The coalition agreement between the Conservatives and the Liberal Democrats has now been published. This document outlines the main joint policies which were agreed during negotiations prior to the formation of the coalition government. This document has been studied in-depth by PCG who have highlighted the key points relevant to contractors. This is based on the agreement published on 13th May. The full, finalized coalition document has still to be published.

First of all, PCG highlighted that the “main burden of deficit reduction” will be “borne by reduced spending rather than increased taxation”. It is also important to note that the new coalition government is only partly planning to proceed with the increases in NICs set in motion by Labour with rises only in the Employer’s National Insurance Threshold.

As already stated, the full coalition agreement has still to be published and signed, however, once this process is complete there will be an emergency budget within 50 days. It is also likely that, in some instances, backdated demands for business rates may be cancelled. However, a full spending review will take place. It is expected that a number of IT projects will be scaled back or cancelled altogether as part of this process. Many contractors are likely to be affected, particularly those working on projects such as the ID Card Scheme.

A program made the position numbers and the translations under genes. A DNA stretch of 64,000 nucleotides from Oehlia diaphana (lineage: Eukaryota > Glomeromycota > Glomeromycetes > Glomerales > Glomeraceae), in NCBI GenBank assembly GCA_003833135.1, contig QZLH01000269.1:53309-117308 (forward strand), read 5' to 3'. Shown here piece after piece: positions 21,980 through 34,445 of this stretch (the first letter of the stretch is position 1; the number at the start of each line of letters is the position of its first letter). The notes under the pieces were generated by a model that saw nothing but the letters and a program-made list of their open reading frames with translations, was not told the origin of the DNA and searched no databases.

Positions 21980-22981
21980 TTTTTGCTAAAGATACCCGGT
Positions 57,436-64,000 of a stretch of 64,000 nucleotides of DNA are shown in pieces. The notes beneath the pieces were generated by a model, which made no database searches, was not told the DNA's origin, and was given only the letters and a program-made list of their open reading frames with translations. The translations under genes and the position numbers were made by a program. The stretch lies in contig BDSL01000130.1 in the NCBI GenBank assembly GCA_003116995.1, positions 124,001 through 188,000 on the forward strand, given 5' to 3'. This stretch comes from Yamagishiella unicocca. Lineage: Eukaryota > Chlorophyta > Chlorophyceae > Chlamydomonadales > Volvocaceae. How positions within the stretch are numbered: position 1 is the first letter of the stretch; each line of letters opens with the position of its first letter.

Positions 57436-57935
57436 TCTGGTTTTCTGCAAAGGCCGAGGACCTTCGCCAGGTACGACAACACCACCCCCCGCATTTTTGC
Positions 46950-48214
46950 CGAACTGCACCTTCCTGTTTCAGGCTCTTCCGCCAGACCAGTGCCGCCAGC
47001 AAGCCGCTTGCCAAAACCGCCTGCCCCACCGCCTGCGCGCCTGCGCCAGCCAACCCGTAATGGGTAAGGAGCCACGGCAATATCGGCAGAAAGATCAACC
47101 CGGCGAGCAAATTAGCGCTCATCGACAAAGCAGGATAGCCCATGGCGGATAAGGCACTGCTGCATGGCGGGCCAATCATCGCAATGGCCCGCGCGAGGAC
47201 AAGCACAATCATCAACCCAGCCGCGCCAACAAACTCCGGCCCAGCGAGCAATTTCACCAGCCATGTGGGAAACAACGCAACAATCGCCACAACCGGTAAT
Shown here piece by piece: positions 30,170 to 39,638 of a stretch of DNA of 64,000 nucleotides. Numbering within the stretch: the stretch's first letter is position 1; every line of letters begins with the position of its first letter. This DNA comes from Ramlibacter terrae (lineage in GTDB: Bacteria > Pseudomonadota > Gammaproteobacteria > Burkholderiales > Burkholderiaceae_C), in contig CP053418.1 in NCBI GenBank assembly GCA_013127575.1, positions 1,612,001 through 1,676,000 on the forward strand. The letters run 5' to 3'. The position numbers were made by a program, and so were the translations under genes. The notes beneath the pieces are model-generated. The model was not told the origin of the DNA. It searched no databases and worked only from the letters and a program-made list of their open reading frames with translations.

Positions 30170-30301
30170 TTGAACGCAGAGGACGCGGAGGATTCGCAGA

On a more positive note, freelancers who pay themselves via a limited company should see a “substantial increase in the personal allowance from April 2011”. The Liberal Democrats had promised an increase of £10,000 in their manifesto which will not be met in this planned increase for 2011 but it remains a “long term policy objective” which is likely to mean an incremental increase on an annual basis.

Furthermore, a transferable married couple’s tax allowance could still be a possibility. The coalition also intends to tax any non-business capital gains at the same or similar rates as income tax. While this has been alarming to some freelancers, there has been an assurance that “generous exemptions for entrepreneurial business activities” will exist.

Finally, we can expect this government to continue to tackle tax avoidance and to cap immigration by non-EU nationals. They have also stated their intention to “examine the balance of the EU’s existing competencies”. Time will tell whether or not this has an impact on the planned AWD.

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